The Couple I sold that Volvo to will send me pictures if I ask for them. They are on their way to Florida to pick up their new Teton. They paid for their Volvo in full in advance. I Fed Xed them the notarized Title and Bill Of Sale. They registered the Volvo as a motorhome without actually having the Volvo in their possession.

Then should be back in South Carolina
around Mid March. I'll ask for pictures when they get home. I'll send them to you then.
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Old 02-20-2003, 06:39 PM   #8
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Mercy oldphoneman, a true (pure) sine wave inverter! I don't know all that much about inverters (except what I read in the Poop Sheets by phred). I was thining that a quasi sine wave would work just fine for the refrigerator and microwave. What about you onezman, was the one you installed a true or quasi sine wave inverter? Thanks, Joe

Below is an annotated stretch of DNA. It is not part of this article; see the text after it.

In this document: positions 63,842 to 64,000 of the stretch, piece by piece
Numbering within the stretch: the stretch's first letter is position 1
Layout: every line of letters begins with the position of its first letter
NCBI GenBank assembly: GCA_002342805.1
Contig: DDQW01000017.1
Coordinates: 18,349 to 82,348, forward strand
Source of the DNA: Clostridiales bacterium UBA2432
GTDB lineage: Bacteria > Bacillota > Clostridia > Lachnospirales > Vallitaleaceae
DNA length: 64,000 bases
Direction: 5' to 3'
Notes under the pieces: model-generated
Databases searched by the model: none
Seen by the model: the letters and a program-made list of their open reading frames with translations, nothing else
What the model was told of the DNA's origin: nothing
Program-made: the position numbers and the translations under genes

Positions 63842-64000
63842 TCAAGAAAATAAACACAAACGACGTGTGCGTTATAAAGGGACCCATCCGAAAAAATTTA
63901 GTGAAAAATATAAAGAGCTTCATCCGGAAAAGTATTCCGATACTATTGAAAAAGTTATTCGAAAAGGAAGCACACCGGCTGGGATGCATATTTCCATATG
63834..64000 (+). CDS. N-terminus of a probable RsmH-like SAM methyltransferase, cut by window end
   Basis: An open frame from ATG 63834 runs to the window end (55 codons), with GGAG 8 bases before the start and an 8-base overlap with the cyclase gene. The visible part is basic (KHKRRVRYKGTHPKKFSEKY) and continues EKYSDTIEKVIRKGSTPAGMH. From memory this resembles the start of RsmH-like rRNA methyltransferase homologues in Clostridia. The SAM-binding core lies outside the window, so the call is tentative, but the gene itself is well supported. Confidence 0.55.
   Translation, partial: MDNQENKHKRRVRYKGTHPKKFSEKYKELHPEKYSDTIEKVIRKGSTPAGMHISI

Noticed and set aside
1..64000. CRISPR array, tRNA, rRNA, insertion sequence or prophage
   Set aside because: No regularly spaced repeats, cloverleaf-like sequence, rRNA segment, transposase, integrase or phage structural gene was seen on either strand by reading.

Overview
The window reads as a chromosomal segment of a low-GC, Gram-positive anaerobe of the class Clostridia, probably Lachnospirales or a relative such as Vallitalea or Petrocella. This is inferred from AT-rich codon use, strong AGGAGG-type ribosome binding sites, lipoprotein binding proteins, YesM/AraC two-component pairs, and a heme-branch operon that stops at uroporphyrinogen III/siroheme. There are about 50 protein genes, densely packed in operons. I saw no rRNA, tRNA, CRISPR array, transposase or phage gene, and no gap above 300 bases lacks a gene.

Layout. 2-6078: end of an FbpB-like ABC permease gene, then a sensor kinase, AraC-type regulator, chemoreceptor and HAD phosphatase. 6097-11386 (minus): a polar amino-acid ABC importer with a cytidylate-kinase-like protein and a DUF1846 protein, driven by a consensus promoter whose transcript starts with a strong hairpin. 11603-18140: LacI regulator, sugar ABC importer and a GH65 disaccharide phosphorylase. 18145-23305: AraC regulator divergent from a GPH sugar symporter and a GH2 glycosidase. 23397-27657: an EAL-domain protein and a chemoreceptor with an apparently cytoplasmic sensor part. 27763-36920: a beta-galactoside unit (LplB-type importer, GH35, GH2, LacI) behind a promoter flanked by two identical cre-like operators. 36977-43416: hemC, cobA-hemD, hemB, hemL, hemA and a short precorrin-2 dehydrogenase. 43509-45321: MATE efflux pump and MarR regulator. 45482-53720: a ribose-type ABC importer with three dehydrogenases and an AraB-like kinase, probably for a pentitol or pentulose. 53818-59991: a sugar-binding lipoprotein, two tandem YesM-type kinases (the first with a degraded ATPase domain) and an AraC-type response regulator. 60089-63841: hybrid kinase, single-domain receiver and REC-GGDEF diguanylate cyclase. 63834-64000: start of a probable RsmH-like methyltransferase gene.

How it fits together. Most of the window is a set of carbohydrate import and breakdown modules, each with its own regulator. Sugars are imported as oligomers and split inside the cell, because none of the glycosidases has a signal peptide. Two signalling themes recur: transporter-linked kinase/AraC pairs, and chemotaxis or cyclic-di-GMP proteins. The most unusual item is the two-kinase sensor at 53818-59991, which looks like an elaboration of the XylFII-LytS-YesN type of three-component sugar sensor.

1998 Volvo VNL64T610 N14Cummins
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Old 02-20-2003, 07:20 PM   #9
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I know less than nothing about inverters Joe. I did buy two of them at the same time though. I am holding on to the second one for now.

They are Cobra HGP12000's. They are 2000 watt with peak surge of 4000 watts. They have "Modified sine wave". Whatever that means. They come with four, 6 foot 4 guage power cables, internal fuses, auto shutdown, LED voltpower meter, auto reset, 3 AC recepticals, other bells and whistles, and pentagon protection (?)

They are 15.6 x 8.2 x 3". They weight 13.1 pounds Cost about $349 each most places. They fit perfectly under the bed. They are out of the way too.

Larry